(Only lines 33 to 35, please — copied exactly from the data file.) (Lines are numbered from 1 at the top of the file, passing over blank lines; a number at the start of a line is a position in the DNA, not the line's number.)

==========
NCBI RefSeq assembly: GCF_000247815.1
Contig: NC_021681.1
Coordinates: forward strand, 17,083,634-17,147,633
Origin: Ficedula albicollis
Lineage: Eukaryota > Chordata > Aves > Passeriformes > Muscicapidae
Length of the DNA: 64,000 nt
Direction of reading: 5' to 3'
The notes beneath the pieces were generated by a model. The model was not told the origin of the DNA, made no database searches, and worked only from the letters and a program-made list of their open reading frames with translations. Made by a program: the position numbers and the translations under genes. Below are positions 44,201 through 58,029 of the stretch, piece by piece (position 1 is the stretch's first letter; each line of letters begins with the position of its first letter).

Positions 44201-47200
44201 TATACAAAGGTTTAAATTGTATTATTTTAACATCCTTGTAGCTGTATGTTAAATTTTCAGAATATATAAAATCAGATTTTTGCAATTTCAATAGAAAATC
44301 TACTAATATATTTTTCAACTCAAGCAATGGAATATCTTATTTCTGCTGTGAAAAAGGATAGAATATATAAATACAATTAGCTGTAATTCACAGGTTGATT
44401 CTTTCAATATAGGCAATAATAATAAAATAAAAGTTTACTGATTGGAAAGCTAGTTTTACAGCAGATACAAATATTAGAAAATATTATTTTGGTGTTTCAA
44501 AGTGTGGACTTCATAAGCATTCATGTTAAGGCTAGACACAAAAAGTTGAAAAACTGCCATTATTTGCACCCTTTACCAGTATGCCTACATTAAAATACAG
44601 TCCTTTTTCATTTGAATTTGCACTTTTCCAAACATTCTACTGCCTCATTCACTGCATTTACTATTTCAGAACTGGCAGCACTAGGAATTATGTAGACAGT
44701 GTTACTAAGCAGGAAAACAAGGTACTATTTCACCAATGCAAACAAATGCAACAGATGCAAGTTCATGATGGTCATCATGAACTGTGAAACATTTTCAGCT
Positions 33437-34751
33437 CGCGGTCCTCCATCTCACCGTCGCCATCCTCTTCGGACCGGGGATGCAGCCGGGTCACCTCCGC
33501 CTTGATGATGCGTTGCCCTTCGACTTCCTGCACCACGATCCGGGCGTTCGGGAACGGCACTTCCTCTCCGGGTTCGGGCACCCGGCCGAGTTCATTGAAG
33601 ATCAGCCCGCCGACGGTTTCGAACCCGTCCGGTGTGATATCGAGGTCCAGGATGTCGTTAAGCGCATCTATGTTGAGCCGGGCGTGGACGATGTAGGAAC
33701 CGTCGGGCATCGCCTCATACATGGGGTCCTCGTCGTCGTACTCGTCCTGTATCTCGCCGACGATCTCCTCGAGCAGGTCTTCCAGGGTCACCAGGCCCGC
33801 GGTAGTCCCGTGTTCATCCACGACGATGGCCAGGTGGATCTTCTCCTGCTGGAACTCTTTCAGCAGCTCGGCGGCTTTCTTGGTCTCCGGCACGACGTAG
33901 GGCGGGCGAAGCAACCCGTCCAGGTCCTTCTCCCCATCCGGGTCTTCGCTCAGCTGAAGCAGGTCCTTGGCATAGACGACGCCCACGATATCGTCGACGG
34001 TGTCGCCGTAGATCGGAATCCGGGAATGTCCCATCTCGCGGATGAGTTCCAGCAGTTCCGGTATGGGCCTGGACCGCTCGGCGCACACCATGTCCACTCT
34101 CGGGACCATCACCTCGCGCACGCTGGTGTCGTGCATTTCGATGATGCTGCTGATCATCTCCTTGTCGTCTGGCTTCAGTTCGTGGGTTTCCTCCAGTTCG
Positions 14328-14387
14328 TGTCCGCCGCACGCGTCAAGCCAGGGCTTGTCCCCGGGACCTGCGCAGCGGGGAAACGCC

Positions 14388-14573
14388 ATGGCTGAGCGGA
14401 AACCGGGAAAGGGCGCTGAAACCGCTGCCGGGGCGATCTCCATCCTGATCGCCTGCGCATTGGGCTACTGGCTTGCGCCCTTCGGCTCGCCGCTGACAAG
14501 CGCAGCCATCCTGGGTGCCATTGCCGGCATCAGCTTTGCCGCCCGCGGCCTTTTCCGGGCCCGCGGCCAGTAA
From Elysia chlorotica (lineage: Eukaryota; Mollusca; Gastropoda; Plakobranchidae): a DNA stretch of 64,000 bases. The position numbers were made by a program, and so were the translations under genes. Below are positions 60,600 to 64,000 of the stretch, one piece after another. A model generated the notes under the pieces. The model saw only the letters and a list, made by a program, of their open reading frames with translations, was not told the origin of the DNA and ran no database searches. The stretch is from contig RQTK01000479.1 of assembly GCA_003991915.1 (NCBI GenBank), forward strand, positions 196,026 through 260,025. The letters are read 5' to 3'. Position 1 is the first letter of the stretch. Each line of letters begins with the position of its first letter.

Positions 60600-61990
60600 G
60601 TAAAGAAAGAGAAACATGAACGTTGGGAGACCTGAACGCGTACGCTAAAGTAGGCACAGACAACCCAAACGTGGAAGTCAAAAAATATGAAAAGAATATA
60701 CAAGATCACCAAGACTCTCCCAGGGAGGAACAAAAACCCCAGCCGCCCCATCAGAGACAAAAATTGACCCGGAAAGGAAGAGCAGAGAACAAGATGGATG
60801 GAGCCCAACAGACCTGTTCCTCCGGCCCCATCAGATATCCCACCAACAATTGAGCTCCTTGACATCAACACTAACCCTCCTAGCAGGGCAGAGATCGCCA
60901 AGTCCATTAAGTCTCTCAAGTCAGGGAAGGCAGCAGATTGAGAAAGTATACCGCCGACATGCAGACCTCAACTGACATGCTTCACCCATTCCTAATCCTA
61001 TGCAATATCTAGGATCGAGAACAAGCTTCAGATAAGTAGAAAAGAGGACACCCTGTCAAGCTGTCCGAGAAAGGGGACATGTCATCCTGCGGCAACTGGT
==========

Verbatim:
60600 G
60601 TAAAGAAAGAGAAACATGAACGTTGGGAGACCTGAACGCGTACGCTAAAGTAGGCACAGACAACCCAAACGTGGAAGTCAAAAAATATGAAAAGAATATA
60701 CAAGATCACCAAGACTCTCCCAGGGAGGAACAAAAACCCCAGCCGCCCCATCAGAGACAAAAATTGACCCGGAAAGGAAGAGCAGAGAACAAGATGGATG